I’ve learned a lot of interesting and fascinating things about jobs and careers as a resume writer. I’ve spoken to nearly 1000 people, individually or in groups and I can you this, there is a lot of confusion regarding resumes, jobs, careers, interviews and recruiting. I’ve learned that people really need help with this and they are reading and listening to all the advice – which may be the problem.
In 2015, I have had a lot of clients hire me to help them with their credentials and in doing so we’ve had conversations about various pieces of advice and tips they’ve been given over the years and quite frankly some of it sucks. Here are some examples of the worst real-life resume and career advice that I’ve ever heard.
Don’t put the company’s name (the company you’ve worked for) on your resume.
So just put your title and the years of service – but no company name. Okay, this is just nuts. In all my years of work, not just HR, but work – I’ve never heard of this. Why would you tell someone to do this? I can’t even imagine the thought process behind this one. Like my good friend, HR Manager, Melissa Fairman, SPHR said “Hmpf. That’s suspicious.” EXACTLY – that is suspicious and would lead to more scrutiny. Terrible advice – never do this, people!
You need a 5 or 6 page resume.
I have heard this one a couple of times now. Clients who have had an old recruiter or HR person tell them, “Your resume should be longer at least 5 or 6 pages”. This is wrong and not just according to me. Technically, it’s wrong, here’s why; did you know roughly you should have 1 page for every 10 years of experience? Now I say roughly because that’s a rule of thumb however we all know that on your resume you only need 10-15 years of stable work history, so that equates to about 1 ½ pages. Also keep in mind if you have worked for 20, 30, 40 years even that doesn’t mean you need a 3 or 4 page resume. There are 2 reasons why your resume should not have things on it from 40 or 30 years ago and here they are; 1. you don’t want to age yourself, 2. employers aren’t looking accomplishments and skills from decades ago – keep it current. I know what you are thinking, “What about 20 years?” well that’s where it’s kind of gray, depending on your title and duties – maybe it’s outdated, maybe not. Remember this, always edit and update your resume.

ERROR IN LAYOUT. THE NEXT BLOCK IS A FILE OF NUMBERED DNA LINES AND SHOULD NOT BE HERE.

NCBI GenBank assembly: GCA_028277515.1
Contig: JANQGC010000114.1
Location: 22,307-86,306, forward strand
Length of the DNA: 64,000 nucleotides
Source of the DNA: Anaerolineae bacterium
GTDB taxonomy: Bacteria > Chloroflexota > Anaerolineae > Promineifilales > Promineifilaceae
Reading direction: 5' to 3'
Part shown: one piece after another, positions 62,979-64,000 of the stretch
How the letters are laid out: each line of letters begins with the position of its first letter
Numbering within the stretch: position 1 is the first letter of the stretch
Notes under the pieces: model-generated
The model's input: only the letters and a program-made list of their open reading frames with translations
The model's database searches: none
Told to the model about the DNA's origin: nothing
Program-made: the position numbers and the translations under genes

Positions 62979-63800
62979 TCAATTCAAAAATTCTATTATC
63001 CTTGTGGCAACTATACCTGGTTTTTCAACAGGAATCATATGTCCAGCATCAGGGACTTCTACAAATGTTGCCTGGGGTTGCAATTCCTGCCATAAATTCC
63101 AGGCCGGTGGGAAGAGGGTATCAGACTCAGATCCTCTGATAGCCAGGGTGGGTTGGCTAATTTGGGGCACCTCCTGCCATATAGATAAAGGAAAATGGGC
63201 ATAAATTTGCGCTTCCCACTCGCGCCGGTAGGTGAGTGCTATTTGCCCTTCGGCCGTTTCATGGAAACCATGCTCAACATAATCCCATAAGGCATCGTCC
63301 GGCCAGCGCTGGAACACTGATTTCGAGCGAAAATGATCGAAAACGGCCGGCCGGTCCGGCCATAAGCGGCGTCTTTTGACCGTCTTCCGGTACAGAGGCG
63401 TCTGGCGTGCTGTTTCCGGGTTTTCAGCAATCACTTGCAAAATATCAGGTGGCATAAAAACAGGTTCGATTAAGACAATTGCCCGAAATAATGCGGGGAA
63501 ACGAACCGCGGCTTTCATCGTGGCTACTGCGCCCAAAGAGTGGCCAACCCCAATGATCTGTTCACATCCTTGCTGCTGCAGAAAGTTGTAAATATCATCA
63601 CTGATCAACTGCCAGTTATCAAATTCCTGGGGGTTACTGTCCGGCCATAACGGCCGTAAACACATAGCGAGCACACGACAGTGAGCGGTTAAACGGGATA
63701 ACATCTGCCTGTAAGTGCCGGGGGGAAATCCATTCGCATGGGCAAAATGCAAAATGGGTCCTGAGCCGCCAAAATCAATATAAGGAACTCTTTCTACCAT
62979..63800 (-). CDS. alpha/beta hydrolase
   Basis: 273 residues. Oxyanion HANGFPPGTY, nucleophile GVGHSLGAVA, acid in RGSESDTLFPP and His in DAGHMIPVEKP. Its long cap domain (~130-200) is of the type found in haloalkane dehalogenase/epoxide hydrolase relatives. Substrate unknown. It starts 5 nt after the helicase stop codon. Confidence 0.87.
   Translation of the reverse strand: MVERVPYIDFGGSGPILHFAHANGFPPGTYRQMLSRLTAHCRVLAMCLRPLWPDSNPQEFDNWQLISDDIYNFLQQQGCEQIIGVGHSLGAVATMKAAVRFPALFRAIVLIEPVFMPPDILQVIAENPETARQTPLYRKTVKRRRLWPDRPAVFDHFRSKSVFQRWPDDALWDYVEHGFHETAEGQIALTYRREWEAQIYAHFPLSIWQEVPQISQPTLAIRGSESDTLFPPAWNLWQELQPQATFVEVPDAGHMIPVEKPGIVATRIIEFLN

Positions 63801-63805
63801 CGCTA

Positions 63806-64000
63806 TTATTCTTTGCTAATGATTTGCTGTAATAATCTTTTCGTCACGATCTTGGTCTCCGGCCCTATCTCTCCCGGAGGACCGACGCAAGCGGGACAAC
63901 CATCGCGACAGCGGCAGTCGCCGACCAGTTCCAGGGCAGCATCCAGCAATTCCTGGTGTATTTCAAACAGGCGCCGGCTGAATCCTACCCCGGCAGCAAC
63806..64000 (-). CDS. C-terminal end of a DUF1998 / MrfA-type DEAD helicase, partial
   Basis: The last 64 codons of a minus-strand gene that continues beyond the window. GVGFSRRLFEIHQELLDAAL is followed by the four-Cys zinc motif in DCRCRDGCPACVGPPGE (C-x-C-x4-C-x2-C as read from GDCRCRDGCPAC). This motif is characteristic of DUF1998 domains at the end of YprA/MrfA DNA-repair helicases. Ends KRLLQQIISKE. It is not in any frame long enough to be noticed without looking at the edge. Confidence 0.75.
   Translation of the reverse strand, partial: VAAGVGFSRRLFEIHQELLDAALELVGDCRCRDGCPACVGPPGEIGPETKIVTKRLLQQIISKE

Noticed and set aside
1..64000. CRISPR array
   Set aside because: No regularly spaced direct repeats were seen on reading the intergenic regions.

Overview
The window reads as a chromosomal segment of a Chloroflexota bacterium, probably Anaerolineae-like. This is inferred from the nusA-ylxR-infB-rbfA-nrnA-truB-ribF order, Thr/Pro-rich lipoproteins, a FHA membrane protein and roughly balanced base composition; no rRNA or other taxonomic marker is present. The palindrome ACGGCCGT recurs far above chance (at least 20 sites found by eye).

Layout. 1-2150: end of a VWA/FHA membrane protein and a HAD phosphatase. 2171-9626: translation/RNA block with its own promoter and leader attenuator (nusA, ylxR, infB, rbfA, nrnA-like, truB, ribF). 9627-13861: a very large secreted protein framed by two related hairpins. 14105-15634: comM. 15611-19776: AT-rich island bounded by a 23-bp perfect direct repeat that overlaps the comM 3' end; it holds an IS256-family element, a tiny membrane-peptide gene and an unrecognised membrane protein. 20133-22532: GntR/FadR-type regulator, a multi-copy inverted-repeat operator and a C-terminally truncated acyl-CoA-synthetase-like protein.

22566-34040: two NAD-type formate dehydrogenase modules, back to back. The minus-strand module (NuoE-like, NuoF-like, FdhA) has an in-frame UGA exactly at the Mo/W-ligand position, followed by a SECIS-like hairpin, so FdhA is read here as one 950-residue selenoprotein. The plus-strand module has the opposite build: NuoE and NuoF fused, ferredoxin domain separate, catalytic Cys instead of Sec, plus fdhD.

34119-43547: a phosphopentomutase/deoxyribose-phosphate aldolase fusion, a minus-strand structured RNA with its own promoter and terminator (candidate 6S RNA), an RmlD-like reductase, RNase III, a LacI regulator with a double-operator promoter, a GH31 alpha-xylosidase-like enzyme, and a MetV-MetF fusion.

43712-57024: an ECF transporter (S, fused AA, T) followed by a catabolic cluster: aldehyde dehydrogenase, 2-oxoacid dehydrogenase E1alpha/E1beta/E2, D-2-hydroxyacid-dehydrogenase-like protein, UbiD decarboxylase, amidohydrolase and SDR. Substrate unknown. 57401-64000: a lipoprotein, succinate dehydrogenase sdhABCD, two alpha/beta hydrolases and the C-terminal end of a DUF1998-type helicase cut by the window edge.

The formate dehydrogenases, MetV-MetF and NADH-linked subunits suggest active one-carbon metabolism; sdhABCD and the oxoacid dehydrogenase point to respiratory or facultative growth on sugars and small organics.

You don’t need to put your phone number or email address on your resume.
Holy smokes! This is right up there with the first one (not putting the company names next to titles). So crazy, how do you expect them to contact you? Mailing address, maybe? Well newsflash, mailing addresses are out and email is a dying form of communications (more and more recruiters prefer to call, inbox message or even text) but not only that – when you don’t have contact information on your resume it looks like you are trying to hide something. Plus, it forces the recruiter into one option and one option only – no one likes to be forced into anything. It makes you look stubborn and a bit paranoid. Get a Google voice number if you don’t want your real phone number out there.
Please listen, use some common sense as well folks. If someone gives you some advice about your resume, ask them to explain their thinking on it. And then ask yourself if it makes sense to you. Then search online for resume tips and advice and see if you find anyone who supports their advice.
In all of the books and articles I’ve read, the conversations with active hiring managers and recruiters I have never heard of anyone advising someone to have a 4,5, or 6 page resume, no call to action (phone number and email address) or to remove their employer’s names. That’s why these are the 3 worst pieces of resume advice ever in the history of resumes – so far!
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